For patients with isolated or essential head tremor, injection of botulinum toxin into each splenius capitis muscle on day 0 and during week 12 is more effective than placebo for reducing tremor severity, according to a study published in the Nov. 9 issue of the New England Journal of Medicine.
Ana Marques, M.D., Ph.D., from Université Clermont-Auvergne in France and colleagues enrolled adult patients with essential or isolated head tremor in a multicenter trial. A total of 117 patients were randomly assigned to receive botulinum toxin type A or placebo (62 and 55 patients, respectively) injected under electromyographic guidance into each splenius capitis muscle on the day of randomization (day 0) and during week 12, and were included in the intention-to-treat analysis.
The researchers found that improvement of at least 2 points on the Clinical Global Impression of Change (CGI) scale at week 6 after the second injection (week 18) occurred in 31 and 9 percent of patients in the botulinum toxin and placebo groups, respectively (relative risk, 3.37). At six and 12, but not 24 weeks, analyses of secondary outcomes were generally supportive of the primary outcome analysis. About half of the patients in the botulinum toxin group had adverse events, including head and neck pain, posterior cervical weakness, and dysphagia.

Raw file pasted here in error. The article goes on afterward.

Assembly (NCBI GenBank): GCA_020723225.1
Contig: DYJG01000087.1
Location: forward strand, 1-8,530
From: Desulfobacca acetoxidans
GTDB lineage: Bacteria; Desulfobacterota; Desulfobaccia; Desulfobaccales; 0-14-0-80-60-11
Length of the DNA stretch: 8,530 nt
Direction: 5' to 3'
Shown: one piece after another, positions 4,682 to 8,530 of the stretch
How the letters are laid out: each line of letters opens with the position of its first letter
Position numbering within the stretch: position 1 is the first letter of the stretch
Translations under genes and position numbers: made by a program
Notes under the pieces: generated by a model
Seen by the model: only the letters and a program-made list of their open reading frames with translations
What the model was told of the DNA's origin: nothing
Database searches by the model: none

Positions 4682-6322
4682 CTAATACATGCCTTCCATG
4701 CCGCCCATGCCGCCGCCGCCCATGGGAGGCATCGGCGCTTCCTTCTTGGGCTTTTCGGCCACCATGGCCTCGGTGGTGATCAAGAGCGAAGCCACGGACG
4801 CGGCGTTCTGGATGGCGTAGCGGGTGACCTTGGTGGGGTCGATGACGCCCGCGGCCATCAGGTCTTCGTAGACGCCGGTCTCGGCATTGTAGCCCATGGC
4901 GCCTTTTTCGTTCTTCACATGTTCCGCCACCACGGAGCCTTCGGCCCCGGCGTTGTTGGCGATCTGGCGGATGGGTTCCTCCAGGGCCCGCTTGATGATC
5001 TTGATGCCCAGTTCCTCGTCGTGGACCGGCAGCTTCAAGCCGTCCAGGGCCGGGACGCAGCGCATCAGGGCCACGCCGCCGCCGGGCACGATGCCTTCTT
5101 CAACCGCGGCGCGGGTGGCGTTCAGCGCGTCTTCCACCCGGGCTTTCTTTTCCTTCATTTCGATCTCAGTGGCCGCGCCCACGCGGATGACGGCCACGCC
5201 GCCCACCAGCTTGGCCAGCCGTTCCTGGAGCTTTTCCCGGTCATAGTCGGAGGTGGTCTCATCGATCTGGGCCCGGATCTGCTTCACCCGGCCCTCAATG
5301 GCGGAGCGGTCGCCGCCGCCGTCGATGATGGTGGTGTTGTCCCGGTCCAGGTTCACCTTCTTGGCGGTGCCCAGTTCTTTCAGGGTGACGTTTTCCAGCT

“The percentage of patients with improvement in head tremor, prespecified as improvement by at least two points on the CGI scale at week 18 (primary outcome), was higher in the botulinum toxin group than in the placebo group,” the authors write.
Several authors disclosed ties to the pharmaceutical industry.
Ana Marques et al, Trial of Botulinum Toxin for Isolated or Essential Head Tremor, New England Journal of Medicine (2023). DOI: 10.1056/NEJMoa2304192
New England Journal of Medicine
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